4.       How many times have you gotten media placements through HARO?

 Over fifty. I lost count after awhile. In the first year that I responded, I had a 20% success rate. The best part is that once you get one media placement you never know when it will appear again- as it looks like articles are often syndicated or shared across various platforms. I have a Google alert set up with my name.

5.       If you have garnered more than one hit, which was your favorite and why?

Besides The New York Times, appearing on The Wall Street Journal website was a big one. It was an early lesson that I can get my name anywhere if I work hard enough (and use HARO!).

6.       From your experience with getting media placements, what are some tips/pointers you can give to people looking to pitch themselves or their businesses to the media?

A. Timeliness: Reporters often work on tight deadlines. Many are emailing the list for help as they could not find a source on their own, the deadline is getting tight and they need somebody. If you can, open the HARO email as soon as you receive it and start formulating a response.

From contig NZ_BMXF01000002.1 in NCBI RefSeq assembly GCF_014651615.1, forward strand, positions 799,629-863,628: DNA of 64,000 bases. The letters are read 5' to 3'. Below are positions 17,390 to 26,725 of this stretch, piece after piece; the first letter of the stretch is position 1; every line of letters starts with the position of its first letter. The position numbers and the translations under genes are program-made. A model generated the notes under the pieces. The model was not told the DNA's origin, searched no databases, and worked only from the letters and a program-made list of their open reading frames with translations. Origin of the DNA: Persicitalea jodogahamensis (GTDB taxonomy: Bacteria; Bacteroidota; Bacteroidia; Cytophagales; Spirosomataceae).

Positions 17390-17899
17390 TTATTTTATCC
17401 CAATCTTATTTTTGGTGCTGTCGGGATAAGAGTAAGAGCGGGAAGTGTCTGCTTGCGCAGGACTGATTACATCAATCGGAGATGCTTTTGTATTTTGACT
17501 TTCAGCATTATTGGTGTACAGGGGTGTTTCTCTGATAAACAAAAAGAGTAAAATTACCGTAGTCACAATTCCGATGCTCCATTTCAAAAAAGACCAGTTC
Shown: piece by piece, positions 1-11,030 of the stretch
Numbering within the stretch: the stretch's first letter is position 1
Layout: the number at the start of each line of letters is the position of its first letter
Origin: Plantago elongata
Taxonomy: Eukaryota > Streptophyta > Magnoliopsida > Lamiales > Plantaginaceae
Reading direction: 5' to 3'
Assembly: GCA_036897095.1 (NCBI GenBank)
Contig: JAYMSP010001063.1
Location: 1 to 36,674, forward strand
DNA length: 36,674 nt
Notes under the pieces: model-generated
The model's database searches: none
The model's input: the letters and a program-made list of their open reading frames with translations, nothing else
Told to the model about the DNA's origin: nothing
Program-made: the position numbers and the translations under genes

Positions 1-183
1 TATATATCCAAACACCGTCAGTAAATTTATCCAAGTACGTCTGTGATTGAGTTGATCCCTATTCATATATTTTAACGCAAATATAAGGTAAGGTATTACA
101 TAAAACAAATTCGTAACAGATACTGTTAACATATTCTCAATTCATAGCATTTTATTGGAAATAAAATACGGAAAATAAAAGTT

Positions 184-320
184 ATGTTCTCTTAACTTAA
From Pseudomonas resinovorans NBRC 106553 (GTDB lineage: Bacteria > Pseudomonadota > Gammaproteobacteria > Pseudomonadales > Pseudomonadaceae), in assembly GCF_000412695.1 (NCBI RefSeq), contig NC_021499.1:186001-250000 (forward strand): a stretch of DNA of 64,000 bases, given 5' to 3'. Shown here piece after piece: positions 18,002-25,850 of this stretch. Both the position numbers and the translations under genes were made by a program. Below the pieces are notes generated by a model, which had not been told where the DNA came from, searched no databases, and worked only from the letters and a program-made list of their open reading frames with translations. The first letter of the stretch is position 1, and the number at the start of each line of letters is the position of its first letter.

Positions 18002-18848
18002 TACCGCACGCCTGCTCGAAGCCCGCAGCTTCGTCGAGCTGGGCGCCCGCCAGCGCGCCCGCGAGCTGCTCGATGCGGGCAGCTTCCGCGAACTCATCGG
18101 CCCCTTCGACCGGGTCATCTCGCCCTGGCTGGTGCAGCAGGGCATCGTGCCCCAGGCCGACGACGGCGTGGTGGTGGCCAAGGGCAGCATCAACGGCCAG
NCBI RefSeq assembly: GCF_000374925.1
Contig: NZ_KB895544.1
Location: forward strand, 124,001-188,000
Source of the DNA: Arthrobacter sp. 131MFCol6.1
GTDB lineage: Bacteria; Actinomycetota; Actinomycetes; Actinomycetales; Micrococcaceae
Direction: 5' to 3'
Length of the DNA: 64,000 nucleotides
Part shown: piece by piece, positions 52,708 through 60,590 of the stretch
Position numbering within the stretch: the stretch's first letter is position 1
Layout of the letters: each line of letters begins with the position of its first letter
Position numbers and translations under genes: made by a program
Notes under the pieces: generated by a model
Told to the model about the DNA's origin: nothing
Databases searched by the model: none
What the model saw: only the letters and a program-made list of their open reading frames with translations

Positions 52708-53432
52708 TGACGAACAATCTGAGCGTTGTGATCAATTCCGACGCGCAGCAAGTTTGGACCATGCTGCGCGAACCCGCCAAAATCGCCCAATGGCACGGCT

B. Responding to the right requests: Read carefully what each reporter is looking for. If you are not a fit, spend your time responding to those listings for which you are a match.

C. Give content: When responding to the question, give lots of content. I have never spoken to most of the reporters who have put my content in their article. They take the information directly from what I emailed them. Almost always, there is something on my blog related to their request. I can massage that content into an answer for their question and respond right away.

D. Establish expertise: Why should the reporter use you? Why are you an expert in the field? Explain this in the first paragraph whenever you respond.

E. Be available: Check your email and phone messages regularly. A reporter might want to confirm some additional facts or request a picture of you for the story.

F. Know your audience: What media outlet is making the request? What might be specifically appealing to their audience?